A Broader Perspective on Love for Valentine’s

Licensed Mental Health Counselor


In the midst of this flurry of Valentine’s activity: store shelves bulging with heart-shaped candy boxes, flowers being feverishly snatched up as soon as they’re restocked, desperate attempts to get just the right dinner reservation in order to communicate “specialness” to someone, my mind is boggled by the superficiality of such gestures, and I seek to embrace love in a broader, more genuine, less conventional manner.  What is love?  I’m glad you asked.

Love is a state of mind and of being…love is eternal…love is omnipresent…love is like oxygen!  And love doesn’t require a partner to be beautiful and real.  It starts with loving oneself.  So often, we speak in the most unkind and unloving way to ourselves.  We actually talk to ourselves more than we talk to anyone else and, no, that doesn’t mean schizophrenia.  I’m referring to self-talk and inner dialogue.

Stop for a moment and think about what you’ve been saying to yourself today.  Is the transcript full of put-downs, name calling and shaming?  Would you speak to a friend or, for that matter, the cashier at Target like that?  We can be our own worst enemy and that habit of negative self talk affects our confidence, our emotional state and even our physical health.  Be your own Valentine and catch those unkind messages.  Challenge your inner voice and soften the edges on those harsh judgments.  Choose loving, supportive words: “I am disappointed in the outcome, but I did my best” or “I could’ve given a better response, and I’ll take time to choose my words in the future.”  These are alternatives to, “I’m so stupid, why do I always screw up?” or “I’m always saying the wrong thing!”

Love is a compass, too.  A lot of you may not know this, but we typically make decisions out of love or out of fear.  We may not recognize fear when it’s disguised as comfort with a dysfunctional, yet familiar relationship, or when it masquerades as resistance to change jobs or move geographical locations.  Comfort zone is, in reality, immobility due to fear.  Love, on the other hand, doesn’t always feel comfortable because it suggests growth, change and taking action.  Love is the decision to believe in yourself and go back to school for the career you’ve dreamed about, but that you thought was unattainable.  Love is accepting that invitation to sing in your friend’s wedding, or clearing your schedule and taking that trip to Italy that you think you can’t afford.  Taking the easy road is rarely the best route, and it usually involves fear.  Tune in to your inner GPS and make LOVE your preferred route.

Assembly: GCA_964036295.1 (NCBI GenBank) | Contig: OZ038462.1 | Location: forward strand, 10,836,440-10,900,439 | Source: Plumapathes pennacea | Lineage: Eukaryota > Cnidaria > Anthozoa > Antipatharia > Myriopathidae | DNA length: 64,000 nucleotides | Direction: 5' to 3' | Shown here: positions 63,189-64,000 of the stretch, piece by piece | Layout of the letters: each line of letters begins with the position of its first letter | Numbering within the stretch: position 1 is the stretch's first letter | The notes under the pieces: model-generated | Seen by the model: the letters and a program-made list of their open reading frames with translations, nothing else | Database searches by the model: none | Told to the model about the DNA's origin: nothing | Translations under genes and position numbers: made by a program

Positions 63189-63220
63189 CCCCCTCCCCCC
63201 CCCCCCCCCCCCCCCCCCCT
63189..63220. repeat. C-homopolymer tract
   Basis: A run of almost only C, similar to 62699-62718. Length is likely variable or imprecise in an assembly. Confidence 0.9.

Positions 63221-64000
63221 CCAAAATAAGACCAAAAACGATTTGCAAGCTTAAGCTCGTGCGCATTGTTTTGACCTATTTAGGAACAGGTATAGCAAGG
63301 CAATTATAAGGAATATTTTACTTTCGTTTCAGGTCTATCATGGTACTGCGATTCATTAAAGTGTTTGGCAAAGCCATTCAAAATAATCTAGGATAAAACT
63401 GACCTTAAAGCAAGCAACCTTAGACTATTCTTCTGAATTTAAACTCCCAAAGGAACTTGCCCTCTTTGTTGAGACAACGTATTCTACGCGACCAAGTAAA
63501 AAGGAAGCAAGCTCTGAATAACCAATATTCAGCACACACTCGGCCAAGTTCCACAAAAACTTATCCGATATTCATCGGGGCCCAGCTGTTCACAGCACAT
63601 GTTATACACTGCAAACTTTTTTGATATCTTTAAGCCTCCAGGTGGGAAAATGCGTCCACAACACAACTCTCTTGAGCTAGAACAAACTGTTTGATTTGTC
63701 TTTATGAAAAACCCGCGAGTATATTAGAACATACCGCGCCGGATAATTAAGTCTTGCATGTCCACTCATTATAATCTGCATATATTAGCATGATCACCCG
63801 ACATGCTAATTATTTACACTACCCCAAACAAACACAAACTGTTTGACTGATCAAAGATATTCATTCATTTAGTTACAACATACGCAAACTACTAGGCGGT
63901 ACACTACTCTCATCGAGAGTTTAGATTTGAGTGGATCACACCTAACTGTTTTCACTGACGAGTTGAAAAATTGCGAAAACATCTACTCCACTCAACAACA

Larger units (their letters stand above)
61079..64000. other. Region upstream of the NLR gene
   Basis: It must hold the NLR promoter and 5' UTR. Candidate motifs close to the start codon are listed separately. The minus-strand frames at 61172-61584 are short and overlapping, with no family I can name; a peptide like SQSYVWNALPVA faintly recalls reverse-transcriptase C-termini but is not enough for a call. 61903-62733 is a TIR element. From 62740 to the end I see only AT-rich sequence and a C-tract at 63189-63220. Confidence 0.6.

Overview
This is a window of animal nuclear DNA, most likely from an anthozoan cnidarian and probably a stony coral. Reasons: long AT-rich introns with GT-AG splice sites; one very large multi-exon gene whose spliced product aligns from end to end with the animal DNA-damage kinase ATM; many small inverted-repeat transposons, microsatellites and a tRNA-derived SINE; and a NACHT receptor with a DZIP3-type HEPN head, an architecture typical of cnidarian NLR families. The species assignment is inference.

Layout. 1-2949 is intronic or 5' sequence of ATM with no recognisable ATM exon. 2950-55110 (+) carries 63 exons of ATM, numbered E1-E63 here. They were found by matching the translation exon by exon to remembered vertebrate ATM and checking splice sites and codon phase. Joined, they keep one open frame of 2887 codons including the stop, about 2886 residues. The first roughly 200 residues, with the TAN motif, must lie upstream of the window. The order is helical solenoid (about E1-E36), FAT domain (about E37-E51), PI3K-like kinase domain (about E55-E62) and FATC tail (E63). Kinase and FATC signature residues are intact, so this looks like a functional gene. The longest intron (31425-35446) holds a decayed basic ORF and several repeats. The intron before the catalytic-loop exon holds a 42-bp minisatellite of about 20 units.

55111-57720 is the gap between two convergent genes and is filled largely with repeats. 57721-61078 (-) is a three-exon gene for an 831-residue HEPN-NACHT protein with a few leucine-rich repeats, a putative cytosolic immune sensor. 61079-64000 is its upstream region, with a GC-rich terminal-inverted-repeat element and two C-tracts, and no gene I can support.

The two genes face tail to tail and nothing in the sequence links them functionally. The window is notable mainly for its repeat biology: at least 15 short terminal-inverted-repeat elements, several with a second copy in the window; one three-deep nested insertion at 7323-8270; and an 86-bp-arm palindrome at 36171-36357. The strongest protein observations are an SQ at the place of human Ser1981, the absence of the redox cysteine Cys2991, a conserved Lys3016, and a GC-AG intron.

It’s sometimes hard to find love when most of what we see feels fearful and even hateful.  Our culture is so divided, and seems to be becoming more so as we hear stories of terrorism, bigotry, sexual abuse and so many other atrocities.  But we can still find and feel love through acts of simple kindness, connecting with nature, and otherwise grounding ourselves.  The news stories are sensationalized to elicit a shocked response, but there are as many or more stories of triumph and connection, healing and reunion, rescue and safety.  Be deliberate in what you allow yourself to focus on, and counterbalance the bad news with positive truths.  It helps to have an affirmation like, “Although there is sadness in the world, I choose to be joyful and follow the light.”

Find love by opening your heart chakra.  It’s located just where you’d think—at the center of your chest.  When the heart chakra is blocked, we can feel defensive, critical, afraid and possessive.  An open heart chakra encourages acceptance of others, compassion, and self-acceptance.  The heart chakra’s color is green, so this color is pivotal in opening and inviting love.  Visualize a strong, clear green light as energy that fills your heart center.  Get outside where it’s green; connect with nature.  Allow yourself to be loved and acknowledge that you are lovable.  Practice yoga to open your heart chakra and balance all the chakras.  And finally, give to others in a kind and loving way.  The best way to feel love is to give of yourself and your time.

So it’s not all Cupid and hearts, chocolates and disappointing , overpriced dinners.  Get yourself a box of conversation hearts—you know, those chalky candy hearts with kind of sappy messages on them.  Don’t eat them—dear heavens, those things are poison—but pick out the ones that say “I love you”, “You’re perfect”, “Be mine” and make those phrases your tone and theme when talking to yourself and others.  Be guided by love with an open heart chakra.  Celebrate the love you have, in all its manifestations, for Valentine’s and always.

If you’ve lost your way and find it hard to love yourself because of depression, grief, anxiety or a life transition, the skilled therapists at Life Skills Resource Group are here to help you adjust your GPS.  Call for a FREE phone consultation: (407)355-7378.